There’s another Gospel passage that redeems the distracted ones among us.
We know St. Martha as the distracted host who complained to Jesus that no one was helping her.
We met Martha two Sundays ago when she and Mary, Lazarus’ sisters, had Jesus over to dinner. Mary sat at the feet of the Lord listening to him speak, while Martha did all the work. She couldn’t help but be annoyed, and she couldn’t stop herself from complaining about it.
“Lord, do you not care that my sister has left me to do the serving?” she asks. “Tell her to help me.”
Jesus’ reply is famous: “Martha, Martha, you are anxious and worried about many things. … Mary has chosen the better part.”
To make sure no one gets the wrong message, the Mass pairs the story with another story of another busy dinner host: Abraham entertaining angels.
In the second story, Abraham meets three angels, called “the Lord” in the text, and proclaims that he will be their servant. He bathes their feet and, in a flurry of activity, delegates various tasks and then waits on them himself throughout their meal.
Martha and Abraham are very different. Abraham never stops serving, but he also never stops giving “the Lord” his full attention. He doesn’t see himself as a martyr for having to serve the Lord while others relax; he is privileged to serve, and leads others to join him.
Martha should have done that. She should have waited on him instead of worrying and coaxed her sister instead of complaining.
St. John describes how, later in life, St. Martha learned exactly that lesson.
The first choice the liturgy gives for St. Martha day’s Gospel reading is a story from later in her life: The story of the raising of Lazarus.
One of my favorite lines in it is often overlooked: “When Martha heard that Jesus was coming, she went to meet him; but Mary sat at home.”
Sometimes being active pays off: It makes you the type of person who rushes out to meet Jesus.
I think of it as bit of a vindication for Martha, and for all the active types in the world. Sometimes being active pays off: It makes you the type of person who rushes out to meet Jesus.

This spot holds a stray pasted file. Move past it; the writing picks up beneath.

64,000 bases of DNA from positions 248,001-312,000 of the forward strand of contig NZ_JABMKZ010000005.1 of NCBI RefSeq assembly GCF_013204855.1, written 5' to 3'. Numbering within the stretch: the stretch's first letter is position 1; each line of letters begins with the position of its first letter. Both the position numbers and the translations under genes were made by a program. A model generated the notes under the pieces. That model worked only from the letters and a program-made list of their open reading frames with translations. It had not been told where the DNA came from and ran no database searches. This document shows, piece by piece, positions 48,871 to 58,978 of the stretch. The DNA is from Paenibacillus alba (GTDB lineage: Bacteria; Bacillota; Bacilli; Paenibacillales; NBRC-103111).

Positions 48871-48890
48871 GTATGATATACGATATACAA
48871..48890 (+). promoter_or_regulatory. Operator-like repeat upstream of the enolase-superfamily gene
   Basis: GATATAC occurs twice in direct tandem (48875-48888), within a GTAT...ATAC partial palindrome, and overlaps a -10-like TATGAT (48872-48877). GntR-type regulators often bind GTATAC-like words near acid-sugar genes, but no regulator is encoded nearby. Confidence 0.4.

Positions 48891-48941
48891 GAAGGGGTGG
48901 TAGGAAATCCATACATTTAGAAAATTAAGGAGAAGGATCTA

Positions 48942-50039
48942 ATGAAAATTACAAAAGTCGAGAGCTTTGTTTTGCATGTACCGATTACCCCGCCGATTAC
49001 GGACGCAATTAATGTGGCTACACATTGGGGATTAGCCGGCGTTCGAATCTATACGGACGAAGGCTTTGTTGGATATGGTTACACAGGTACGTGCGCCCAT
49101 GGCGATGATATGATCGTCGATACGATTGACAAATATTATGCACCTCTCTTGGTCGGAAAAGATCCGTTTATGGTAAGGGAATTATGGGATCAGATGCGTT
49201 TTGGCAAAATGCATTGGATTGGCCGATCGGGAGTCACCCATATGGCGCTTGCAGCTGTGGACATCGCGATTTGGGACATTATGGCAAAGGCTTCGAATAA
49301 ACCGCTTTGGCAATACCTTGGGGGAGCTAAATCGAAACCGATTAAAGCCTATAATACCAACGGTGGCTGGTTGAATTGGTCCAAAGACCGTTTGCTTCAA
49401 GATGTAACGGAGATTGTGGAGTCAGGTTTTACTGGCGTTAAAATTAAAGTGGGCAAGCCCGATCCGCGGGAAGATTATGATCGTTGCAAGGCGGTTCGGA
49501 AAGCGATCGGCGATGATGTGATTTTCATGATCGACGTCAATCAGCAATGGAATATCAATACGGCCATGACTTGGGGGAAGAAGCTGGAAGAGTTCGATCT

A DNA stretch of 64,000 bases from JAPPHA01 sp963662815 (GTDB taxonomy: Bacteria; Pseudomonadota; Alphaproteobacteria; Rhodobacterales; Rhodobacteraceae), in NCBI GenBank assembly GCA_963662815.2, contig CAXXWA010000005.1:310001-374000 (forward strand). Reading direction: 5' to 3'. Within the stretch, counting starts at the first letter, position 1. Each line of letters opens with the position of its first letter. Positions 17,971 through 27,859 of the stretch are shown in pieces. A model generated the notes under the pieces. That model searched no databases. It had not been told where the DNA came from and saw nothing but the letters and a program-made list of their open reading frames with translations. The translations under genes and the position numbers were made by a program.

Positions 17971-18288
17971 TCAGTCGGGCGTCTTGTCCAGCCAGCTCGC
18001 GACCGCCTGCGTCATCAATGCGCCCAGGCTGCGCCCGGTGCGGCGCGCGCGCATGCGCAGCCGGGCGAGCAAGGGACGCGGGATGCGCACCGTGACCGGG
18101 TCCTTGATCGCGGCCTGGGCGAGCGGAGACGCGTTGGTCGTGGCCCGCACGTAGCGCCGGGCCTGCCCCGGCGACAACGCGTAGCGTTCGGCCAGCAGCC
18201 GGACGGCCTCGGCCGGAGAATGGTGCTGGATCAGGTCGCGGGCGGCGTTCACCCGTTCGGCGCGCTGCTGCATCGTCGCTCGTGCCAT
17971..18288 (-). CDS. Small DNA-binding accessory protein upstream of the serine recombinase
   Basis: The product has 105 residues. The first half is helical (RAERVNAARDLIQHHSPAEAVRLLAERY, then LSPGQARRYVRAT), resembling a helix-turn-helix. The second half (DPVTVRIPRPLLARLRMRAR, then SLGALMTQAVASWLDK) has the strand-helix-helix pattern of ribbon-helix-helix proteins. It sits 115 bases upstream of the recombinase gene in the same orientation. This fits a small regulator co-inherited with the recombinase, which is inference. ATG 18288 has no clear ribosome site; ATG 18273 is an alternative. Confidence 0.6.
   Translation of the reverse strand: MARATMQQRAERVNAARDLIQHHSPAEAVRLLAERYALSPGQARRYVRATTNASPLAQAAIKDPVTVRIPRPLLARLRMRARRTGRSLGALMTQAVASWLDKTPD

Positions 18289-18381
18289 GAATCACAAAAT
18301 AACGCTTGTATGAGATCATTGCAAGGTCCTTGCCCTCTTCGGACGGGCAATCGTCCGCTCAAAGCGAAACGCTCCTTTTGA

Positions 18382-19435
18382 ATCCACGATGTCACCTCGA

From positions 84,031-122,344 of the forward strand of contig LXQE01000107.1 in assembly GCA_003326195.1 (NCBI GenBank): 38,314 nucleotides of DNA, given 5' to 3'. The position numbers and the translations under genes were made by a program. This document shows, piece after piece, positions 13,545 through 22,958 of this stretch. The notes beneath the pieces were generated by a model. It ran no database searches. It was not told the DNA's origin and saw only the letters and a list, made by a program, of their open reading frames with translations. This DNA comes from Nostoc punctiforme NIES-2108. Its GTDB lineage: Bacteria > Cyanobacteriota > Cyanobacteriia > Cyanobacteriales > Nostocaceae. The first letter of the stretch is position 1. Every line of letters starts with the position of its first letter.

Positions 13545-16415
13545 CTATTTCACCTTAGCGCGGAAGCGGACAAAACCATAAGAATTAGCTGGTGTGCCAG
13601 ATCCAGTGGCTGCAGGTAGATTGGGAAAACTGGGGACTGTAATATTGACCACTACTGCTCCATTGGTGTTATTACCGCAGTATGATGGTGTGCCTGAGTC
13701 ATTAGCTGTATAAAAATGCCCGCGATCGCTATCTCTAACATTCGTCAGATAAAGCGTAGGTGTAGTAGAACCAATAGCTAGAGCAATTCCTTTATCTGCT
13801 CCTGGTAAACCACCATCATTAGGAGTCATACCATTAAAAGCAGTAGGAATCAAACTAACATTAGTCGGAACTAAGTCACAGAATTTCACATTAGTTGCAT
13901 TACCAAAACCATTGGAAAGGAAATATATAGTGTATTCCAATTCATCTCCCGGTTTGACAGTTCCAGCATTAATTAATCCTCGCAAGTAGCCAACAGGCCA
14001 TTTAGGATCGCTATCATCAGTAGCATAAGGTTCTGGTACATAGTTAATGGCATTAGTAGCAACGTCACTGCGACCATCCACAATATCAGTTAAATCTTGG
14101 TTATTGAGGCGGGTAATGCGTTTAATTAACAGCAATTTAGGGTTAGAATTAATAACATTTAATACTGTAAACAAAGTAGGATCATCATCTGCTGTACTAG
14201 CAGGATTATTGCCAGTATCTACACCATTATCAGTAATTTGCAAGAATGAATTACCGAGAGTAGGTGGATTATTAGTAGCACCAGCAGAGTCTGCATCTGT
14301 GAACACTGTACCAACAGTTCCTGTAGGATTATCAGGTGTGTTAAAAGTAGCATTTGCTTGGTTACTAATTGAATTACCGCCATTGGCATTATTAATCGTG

The story doesn’t just redeem Martha’s tendency to act, but also her tendency to grumble.
“Lord, if you had been here, my brother would not have died,” Martha complains.
“Your brother will rise,” answers Jesus.
Martha still doesn’t hold back. “I know he will rise, in the resurrection on the last day,” she says, voicing what many of us want to tell Jesus: We know there is some future thing that will make all our suffering worthwhile, but we kind of need something now.
Her willingness to ask leads to one of the great events of the New Testament, and also elicits some of the most consoling words of Jesus, ever.
“I am the resurrection and the life,” he says, before raising Lazarus. “Whoever believes in me, even if he dies, will live, and anyone who lives and believes in me will never die.”
We could all stand to be more like Martha, after she has learned from the Lord.
The old Martha served the Lord with a divided heart. The new St. Martha goes straight to him when she knows he is near.
The old Martha was anxious and worried about many things. The new St. Martha is inquisitive and insistent about one thing: The Lord’s promise of salvation.
The old Martha had to be told that Mary had chosen the better part. The new St. Martha delivers one of the great professions of faith in the Gospel: “Yes, Lord. I have come to believe that you are the Christ, the Son of God, the one who is coming into the world.”
It’s the same for us.
We often have to have behavior corrected — don’t be offended, do better.
We don’t want to complain to Jesus — but he wants us to be honest, and tell him what we truly feel.
We can change. St. Martha proves it.
Christ is near. Don’t wait for an invitation: Run to meet him — in the sacraments, in the tabernacle, in the poor.
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